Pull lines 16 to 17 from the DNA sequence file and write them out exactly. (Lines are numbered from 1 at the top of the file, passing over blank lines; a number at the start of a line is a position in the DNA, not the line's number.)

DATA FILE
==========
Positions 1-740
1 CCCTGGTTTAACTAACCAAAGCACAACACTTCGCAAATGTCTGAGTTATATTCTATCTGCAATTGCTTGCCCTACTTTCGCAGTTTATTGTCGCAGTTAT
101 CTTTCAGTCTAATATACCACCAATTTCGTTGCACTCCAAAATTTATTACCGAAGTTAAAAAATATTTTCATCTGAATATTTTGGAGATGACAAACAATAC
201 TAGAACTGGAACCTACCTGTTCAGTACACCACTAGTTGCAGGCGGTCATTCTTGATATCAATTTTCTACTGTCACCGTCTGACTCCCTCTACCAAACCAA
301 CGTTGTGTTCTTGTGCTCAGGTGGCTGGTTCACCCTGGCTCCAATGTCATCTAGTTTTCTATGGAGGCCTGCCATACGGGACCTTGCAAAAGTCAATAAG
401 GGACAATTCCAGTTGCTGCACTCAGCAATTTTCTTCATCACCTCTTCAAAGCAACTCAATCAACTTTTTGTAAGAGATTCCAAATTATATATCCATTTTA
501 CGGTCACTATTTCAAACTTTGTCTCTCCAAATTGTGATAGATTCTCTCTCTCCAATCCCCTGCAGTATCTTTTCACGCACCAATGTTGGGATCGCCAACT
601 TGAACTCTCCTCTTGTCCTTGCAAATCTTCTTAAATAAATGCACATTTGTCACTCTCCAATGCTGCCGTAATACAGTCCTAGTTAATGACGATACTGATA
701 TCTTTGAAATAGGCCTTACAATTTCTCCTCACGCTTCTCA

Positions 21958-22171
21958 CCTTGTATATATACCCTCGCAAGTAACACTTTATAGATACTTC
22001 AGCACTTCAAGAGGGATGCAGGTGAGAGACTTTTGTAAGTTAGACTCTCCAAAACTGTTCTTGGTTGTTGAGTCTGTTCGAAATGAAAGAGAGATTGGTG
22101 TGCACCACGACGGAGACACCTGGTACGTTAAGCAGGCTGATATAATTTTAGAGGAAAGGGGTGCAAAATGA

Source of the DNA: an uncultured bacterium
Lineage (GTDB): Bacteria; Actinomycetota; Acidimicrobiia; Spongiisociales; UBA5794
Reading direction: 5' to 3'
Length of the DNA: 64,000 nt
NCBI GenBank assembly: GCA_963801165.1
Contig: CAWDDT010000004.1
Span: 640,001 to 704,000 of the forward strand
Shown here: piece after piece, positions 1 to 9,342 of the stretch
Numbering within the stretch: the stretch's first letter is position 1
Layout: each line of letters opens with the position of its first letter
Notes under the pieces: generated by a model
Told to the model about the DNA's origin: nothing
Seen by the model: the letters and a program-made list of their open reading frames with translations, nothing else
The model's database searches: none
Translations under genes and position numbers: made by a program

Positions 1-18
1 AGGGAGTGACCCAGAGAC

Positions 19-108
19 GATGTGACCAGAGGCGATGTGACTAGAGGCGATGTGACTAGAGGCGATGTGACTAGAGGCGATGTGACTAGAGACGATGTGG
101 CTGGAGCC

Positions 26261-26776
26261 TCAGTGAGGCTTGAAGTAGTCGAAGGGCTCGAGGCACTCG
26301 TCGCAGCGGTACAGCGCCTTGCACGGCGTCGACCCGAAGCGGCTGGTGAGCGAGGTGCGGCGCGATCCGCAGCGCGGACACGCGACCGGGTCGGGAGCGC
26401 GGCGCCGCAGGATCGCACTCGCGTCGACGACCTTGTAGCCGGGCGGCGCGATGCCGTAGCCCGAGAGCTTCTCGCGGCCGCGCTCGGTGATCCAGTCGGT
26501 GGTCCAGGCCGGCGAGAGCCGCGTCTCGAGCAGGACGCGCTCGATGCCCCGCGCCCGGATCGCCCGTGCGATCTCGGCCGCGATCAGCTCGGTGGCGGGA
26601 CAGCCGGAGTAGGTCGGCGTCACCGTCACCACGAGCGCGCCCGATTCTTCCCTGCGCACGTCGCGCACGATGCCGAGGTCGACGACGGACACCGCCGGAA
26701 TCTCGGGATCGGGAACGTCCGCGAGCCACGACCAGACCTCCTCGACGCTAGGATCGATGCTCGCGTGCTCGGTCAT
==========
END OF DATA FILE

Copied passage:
Reading direction: 5' to 3'
Length of the DNA: 64,000 nt